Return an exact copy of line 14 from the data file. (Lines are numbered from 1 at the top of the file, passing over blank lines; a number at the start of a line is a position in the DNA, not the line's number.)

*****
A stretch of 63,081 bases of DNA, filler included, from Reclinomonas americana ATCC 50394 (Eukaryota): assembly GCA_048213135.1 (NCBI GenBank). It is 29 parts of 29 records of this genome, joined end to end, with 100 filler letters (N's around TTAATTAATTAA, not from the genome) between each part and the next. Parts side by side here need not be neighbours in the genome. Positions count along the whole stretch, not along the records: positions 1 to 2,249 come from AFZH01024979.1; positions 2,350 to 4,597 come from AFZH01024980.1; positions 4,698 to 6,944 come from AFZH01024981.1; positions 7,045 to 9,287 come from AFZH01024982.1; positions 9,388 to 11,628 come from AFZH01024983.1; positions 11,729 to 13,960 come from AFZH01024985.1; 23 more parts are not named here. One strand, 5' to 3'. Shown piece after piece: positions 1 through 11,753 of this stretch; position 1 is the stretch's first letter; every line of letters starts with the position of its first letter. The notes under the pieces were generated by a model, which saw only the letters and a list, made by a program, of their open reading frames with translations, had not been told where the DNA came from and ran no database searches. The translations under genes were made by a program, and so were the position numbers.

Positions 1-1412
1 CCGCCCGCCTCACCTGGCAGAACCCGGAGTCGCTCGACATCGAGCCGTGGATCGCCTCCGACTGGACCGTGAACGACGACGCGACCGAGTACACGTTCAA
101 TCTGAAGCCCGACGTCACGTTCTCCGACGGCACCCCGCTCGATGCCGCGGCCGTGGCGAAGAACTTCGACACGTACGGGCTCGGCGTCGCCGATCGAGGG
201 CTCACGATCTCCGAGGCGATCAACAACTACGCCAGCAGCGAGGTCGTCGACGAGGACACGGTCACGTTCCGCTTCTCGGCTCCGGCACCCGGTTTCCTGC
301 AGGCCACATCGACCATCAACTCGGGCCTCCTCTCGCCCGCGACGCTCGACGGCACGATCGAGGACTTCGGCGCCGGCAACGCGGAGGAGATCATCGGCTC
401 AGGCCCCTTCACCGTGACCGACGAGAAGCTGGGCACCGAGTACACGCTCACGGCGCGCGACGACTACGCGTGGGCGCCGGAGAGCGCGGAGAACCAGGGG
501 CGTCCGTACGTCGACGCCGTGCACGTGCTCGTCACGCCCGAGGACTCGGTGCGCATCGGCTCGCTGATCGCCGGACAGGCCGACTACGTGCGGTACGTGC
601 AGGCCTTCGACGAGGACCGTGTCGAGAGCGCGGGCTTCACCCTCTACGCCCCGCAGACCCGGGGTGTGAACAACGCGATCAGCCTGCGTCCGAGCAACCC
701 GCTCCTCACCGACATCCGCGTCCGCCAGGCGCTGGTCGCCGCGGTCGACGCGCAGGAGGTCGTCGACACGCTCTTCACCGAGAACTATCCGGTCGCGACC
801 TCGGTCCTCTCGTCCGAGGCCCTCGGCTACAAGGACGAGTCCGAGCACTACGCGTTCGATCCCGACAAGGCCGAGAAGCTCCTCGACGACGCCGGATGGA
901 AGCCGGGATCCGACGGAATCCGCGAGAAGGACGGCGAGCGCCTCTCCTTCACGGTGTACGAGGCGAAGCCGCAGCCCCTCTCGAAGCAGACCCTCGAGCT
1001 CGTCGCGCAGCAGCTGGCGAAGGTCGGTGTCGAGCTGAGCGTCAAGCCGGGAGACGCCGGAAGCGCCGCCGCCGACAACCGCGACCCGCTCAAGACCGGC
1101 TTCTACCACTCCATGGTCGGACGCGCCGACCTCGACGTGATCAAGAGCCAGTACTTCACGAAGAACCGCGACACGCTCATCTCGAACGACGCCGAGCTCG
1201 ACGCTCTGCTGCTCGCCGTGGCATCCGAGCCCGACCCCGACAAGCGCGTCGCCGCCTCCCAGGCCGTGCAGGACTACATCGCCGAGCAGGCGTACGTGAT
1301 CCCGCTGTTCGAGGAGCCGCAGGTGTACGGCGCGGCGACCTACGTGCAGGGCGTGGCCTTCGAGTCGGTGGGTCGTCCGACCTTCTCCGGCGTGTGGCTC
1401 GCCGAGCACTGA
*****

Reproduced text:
1101 TTCTACCACTCCATGGTCGGACGCGCCGACCTCGACGTGATCAAGAGCCAGTACTTCACGAAGAACCGCGACACGCTCATCTCGAACGACGCCGAGCTCG